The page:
Carriere claimed that the nuns sold babies from $40 to $5,000 to poor people and $3,000 to $10,000 (equivalent to $8,000-$25,000 today) to rich people. The Sisters of Mercy alone made $5 million from this business, selling 50,000 babies. Carriere revealed tactics used to disguise the origins of the babies and how they were delivered to their adoptive parents. Since the nuns were in charge of most maternity wards, and Quebec’s birth registry was run by religious authorities, it was simple to change the babies’ name and religion to that of the adoptive parents. Even when they didn’t know who would be adopting the children, they still changed the name to make it impossible to trace the babies’ origins. The Sisters of Mercy had an internal system: all babies born in January of an even year received the same name beginning with an A, in February, a name beginning with B, and so on. In January of an odd year, the newborns received the same name beginning with M. At the Mercy Hospital of Montreal, young mothers not planning to keep their newborns gave birth on the third floor. The nuns immediately separated the mother from the child and sent the baby in a hand elevator down to the first floor for sorting. The babies were sorted according to their appearance. Some adoptive parents wanted blue eyes and blond hair while others wanted dark hair and skin to match the family colors. The best looking babies were sold on the international black market. Other orphans, Carriere wrote, including deformed babies, were sent to fill the Catholic psychiatric hospitals as experimental guinea pigs, or sent to work as slave labor in church institutions or on farms throughout the Province of Quebec where they were often abused, tortured, chained, and whipped. By the time the game was up in the early ‘70s, two employees who had worked for years at the Mercy Hospital told Carriere that the nuns put all the leftover babies in cardboard boxes and loaded them on a boat at the Quebec port or on a KLM airplane at the Dorval Airport in Montreal, headed for France.

Jewish Families and the Montreal Baby Black Market
The easy availability of these babies with no questions asked and no lengthy adoption procedures, made the Jewish community in New York City a prime market. The Jewish community of three-million in New York after World War II included thousands of childless couples desperate to adopt babies. However, virtually the only Jewish children available were older children whose parents had died or whose families had disintegrated. Jewish couples willing to adopt non-Jewish babies were stymied by adoption and child placement legal provisions requiring children to be placed in adoptive families professing the same faith as their own. The result was that Catholics and Protestants had a supply of babies to choose from, while Jewish families had none. This situation helped feed the international baby ring that oper1 2 a Da r I , 5 7 7 1 / / f e b rua ry 1 6 , 2 0 1 1 / / A M i M A g A z i n e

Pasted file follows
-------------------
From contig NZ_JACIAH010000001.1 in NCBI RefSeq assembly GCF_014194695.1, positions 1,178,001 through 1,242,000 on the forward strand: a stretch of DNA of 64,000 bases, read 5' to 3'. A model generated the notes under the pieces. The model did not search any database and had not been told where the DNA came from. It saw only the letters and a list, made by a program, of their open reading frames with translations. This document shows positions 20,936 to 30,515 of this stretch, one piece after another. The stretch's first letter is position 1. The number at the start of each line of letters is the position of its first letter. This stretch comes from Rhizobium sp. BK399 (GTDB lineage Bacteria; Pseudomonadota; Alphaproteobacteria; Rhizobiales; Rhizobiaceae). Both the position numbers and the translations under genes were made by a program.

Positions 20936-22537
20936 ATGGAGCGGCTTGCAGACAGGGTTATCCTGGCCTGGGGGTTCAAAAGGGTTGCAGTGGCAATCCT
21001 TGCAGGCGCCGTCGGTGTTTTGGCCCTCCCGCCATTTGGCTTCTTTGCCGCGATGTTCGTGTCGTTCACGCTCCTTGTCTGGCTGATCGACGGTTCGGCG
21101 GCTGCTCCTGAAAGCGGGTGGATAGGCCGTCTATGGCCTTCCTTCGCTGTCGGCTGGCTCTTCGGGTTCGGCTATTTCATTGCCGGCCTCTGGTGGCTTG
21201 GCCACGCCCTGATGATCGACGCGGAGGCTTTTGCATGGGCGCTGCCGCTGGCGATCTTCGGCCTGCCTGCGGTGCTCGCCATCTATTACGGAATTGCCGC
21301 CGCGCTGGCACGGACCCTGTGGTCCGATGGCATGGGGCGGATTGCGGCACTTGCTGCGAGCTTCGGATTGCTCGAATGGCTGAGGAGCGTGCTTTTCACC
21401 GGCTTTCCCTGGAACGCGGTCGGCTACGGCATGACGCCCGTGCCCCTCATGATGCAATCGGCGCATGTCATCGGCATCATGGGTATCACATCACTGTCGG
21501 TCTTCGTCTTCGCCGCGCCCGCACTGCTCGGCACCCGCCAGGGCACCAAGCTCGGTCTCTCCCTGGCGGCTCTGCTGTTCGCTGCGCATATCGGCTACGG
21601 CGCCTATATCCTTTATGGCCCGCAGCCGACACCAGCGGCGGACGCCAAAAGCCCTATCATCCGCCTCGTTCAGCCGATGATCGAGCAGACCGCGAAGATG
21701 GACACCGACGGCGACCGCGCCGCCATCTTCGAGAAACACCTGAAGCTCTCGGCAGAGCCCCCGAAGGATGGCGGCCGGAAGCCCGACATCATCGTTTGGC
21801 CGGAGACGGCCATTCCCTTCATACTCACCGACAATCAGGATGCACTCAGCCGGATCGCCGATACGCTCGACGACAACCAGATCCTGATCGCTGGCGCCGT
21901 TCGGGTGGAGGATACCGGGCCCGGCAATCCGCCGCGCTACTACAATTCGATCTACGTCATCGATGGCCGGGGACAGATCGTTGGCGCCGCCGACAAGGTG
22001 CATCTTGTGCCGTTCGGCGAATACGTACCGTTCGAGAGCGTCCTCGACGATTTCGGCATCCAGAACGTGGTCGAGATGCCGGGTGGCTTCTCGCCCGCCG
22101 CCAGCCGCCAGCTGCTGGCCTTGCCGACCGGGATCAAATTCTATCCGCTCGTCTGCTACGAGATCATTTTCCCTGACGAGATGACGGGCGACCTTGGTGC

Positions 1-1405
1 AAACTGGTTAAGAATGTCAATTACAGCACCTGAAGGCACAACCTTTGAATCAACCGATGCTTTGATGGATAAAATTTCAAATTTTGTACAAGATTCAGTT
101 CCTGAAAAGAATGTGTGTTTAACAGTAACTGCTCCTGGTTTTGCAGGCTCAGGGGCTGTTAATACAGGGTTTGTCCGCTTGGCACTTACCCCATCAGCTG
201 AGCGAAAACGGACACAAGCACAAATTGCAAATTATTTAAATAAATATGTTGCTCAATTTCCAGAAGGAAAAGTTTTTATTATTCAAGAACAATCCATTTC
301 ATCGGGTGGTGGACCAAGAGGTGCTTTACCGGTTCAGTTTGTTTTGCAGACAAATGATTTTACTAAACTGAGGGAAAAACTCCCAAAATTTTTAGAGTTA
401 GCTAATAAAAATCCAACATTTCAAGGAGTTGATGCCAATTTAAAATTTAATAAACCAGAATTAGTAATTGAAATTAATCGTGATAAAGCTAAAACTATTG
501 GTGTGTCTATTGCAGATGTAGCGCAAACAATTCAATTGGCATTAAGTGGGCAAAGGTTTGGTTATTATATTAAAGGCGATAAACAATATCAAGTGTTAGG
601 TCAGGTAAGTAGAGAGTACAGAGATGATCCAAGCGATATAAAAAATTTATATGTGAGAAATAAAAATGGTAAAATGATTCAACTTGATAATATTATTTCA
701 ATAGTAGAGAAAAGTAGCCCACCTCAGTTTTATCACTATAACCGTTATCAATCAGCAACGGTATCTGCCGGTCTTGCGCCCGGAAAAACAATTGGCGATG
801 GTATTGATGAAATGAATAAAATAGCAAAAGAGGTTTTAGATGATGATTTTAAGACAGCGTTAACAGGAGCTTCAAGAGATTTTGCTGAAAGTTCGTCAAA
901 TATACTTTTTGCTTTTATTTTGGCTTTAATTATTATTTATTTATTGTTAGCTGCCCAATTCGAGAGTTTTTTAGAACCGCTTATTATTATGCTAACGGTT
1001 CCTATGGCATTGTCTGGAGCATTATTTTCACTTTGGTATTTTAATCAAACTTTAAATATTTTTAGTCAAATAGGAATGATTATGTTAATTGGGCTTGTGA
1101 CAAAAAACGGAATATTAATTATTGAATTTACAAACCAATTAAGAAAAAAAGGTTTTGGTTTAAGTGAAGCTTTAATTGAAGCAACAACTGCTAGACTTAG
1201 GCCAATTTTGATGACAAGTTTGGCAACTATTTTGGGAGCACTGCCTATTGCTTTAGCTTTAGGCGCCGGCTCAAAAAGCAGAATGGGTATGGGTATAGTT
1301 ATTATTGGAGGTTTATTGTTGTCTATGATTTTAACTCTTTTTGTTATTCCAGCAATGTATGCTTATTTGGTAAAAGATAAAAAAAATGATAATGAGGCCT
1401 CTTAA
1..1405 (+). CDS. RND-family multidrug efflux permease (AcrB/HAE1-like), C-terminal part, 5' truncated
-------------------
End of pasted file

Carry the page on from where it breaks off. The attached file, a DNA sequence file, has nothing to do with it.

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ated in Montreal from the 1930s to the 1950s. Thousands of French Canadian babies were supplied to Jewish couples—primarily in New York, but also in Florida, Los Angeles, Detroit, Cleveland, Chicago, and throughout Canada. A U.S. Children’s Bureau report in 1955 stated, “Of all the black market cases that have come to light, the great majority are known to have involved Jewish couples.” One Jewish father who purchased an infant daughter in Montreal argued anonymously (“We Bought a Canadian Baby”, Weekend Picture Magazine, June 12, 1954) that the greatest barrier that he and his wife had to face was “the fact that we are Jewish... because there are so few Jewish babies available.” Louise Wise services, New York’s only Jewish adoption agency, told him and his wife that applications outnumbered babies twenty to one. Many Jewish couples didn’t even bother applying because they knew it was hopeless.

The Canadian Press and the Baby Black Market
The scandal first came to light when one publication denounced the black marketeering of babies in Montreal in 1950. It created a stir in Quebec but quickly died down. Then, reporter Gerard Pelletier from the Montreal newspaper Le Devoir picked up the story and pushed further. He received special permission to visit orphanages and psychiatric hospitals in Quebec. Between 1950 and 1953 he wrote about the atrocities happening to the Duplessis orphans and the booming black market in babies. In the first half of 1952, the Montreal Gazette reported on a private baby ring that conspired to deprive mothers of their babies. Jewish lawyer Herman Buller was named and arrested, but had charges withdrawn on April 25 of that year. Throughout the next two years, more cases of baby-buying emerged. A Brooklyn couple was stopped by a U.S. immigration officer at

the Malton airport in Toronto just before boarding a plane to New York with a four-day-old boy in a meat basket. One official said that at least 30 babies were smuggled across in the past three months, and possibly 100 in the last year. A new furor broke out again in February 1954, after the Canadian black market in babies had attracted the attention of international law enforcement. An order of 1,000 babies had been placed for childless Jewish couples in New York. The New York police got involved, and they were far tougher than their corrupt Quebec counterparts. La Presse (February 12, 1954) stated that the New York police had interrogated 70 Jewish families. From 1954 to 1956, a flurry of newspaper articles from the Montreal Gazette, the Toronto Globe-Mail, and the Toronto Star reported on Jewish lawyers and doctors involved in the illicit baby trade. Police carried out investigations at the small private maternity clinics. Jewish doctors and lawyers were said to be the go-betweens supplying the newborns. Dr. Rabinowitz and Dr. Leon Azoulay of Montreal and Dr. Joseph Chaikoff of Toronto were among those named in newspaper articles in the 1950s, as were attorneys Herman Buller and Louis Glazer in Montreal. The home of a Montreal construction worker called Bill Dutka, was named as one “baby farm” where babies were kept before being sold. (Toronto Star, Feb. 8, 1952)